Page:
A: There’s a one-year embargo on a further application for the same premises, unless (a) the licensing board decided to waive that ban when they refused the application; or (b) the board is satisfied there has been “a material change of circumstances”.

A: There’s nothing illegal, but the party would require to take place during licensed hours. You could apply to the licensing board for a ‘one off’ extension if you planned to carry on after your normal closing time. That extension might be an essential step because, subject to a number of exceptions, the consumption of alcohol outwith those hours is an offence – even if no money changes hands. The Licensing (Scotland) Act 1976 provided an exemption where alcohol was supplied to “private friends” of the licence holder who were “bona fide entertained by him at his own expense”. But the dispensation wasn’t carried over to the Licensing (Scotland) Act 2005; and in the early days of the new legislation a number of operators found themselves in front of the licensing board for carrying on the long-established practice of ‘staff drinks’.
You should also check whether your operating plan covers the presence of any under 18s who will be attending the party. There’s an argument that restrictions on the admission of under 18s only apply when alcohol is sold for on-consumption, but this raises questions too complicated to explore here – so you should speak to your lawyer if the operating plan doesn’t cover you.

A: I’m not sure what you mean by a “certified caterer”, but there’s nothing to prevent a licence holder outsourcing the supply of food for customers. A number of my firm’s clients buy in buffet food when they’re catering for a function. However, while an application for a provisional premises licence need only be accompanied by a provisional planning certificate, a “confirmation” application to bring a provisional licence into effect must be supported by a Section 50 food hygiene certificate if food is to be supplied on the premises: it’s of no consequence that the food isn’t actually prepared on site. You should also be aware that any business selling food on premises must be registered with the local authority.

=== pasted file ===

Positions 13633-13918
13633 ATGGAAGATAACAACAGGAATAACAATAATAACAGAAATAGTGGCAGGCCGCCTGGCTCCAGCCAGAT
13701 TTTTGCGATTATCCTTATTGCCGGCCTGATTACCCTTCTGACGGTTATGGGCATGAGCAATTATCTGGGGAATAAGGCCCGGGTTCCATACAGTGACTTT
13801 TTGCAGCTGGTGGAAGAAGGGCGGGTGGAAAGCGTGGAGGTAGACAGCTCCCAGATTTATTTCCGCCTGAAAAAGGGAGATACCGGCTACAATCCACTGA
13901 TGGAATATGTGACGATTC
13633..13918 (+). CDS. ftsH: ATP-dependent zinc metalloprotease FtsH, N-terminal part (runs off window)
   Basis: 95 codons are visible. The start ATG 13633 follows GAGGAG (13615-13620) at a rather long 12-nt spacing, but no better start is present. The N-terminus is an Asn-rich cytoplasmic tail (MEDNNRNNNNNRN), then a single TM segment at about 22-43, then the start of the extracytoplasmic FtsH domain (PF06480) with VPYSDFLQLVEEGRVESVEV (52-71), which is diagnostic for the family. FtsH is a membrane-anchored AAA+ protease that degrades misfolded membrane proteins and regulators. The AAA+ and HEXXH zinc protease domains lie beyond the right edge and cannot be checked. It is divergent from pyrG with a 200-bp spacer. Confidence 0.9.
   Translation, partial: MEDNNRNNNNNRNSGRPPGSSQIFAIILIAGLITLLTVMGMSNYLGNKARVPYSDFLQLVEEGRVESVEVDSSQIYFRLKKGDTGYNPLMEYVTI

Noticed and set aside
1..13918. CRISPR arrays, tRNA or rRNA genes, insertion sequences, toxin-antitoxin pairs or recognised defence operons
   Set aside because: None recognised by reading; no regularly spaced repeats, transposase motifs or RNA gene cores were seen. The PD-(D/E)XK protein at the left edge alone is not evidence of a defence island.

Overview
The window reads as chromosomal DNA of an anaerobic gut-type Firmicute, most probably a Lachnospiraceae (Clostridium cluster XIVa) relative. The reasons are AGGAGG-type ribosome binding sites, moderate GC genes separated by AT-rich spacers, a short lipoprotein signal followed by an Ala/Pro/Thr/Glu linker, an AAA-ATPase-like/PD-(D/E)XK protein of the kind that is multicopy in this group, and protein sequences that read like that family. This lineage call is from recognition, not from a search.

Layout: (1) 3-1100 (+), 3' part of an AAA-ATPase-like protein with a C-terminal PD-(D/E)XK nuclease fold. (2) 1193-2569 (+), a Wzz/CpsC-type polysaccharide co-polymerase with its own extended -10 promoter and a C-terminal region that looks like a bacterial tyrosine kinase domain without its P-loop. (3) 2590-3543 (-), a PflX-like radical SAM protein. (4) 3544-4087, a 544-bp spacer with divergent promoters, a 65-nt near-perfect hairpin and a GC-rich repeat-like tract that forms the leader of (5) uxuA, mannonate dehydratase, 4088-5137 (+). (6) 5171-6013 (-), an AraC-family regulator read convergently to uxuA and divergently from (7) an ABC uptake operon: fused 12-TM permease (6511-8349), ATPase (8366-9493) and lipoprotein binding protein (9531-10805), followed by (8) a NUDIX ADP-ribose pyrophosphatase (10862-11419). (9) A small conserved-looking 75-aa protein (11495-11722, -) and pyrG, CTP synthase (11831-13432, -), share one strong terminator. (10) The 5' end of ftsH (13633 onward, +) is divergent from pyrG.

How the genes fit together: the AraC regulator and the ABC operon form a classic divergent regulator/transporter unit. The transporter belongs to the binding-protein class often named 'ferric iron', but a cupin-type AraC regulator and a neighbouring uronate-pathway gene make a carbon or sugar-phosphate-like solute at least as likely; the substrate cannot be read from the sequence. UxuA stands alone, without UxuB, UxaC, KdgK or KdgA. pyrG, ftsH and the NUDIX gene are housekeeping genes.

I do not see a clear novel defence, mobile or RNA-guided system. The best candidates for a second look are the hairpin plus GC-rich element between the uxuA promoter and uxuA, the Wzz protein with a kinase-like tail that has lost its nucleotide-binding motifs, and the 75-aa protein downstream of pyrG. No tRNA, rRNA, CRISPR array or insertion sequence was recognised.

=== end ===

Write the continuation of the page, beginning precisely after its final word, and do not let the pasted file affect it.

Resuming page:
A: I suggest that you make appropriate provision in the terms and conditions set out in your booking contract with those looking to hold a function at the venue, making it clear that anyone attending an event who brings alcohol onto the premises will be required to deposit it with management until they leave.

A: I understand that the club has a premises licence, so the short answer is: carefully check the operating plan. That will set out the part or parts of the premises to which children (and young persons) are allowed, the times when they’re allowed access and the access terms (e.g. “for the purpose of attending a function for the duration of the function while accompanied by a responsible adult”). Certain types of clubs holding a premises licence may apply for an occasional licence – essentially for the purpose of allowing alcohol to be supplied to non-members without the usual record-keeping formalities – but even if your club falls into the relevant category I can’t see any need for an occasional licence to cover the sort of function you describe. So, it’s all down to what’s allowed by the operating plan contained in your premises licence.

*Jack Cummins is unable to enter into personal correspondence on readers’ questions. The advice offered in SLTN is published for information only. No responsibility for loss occasioned by persons acting or refraining from action as a result of material contained on this page or elsewhere in SLTN can be accepted by the author or publisher.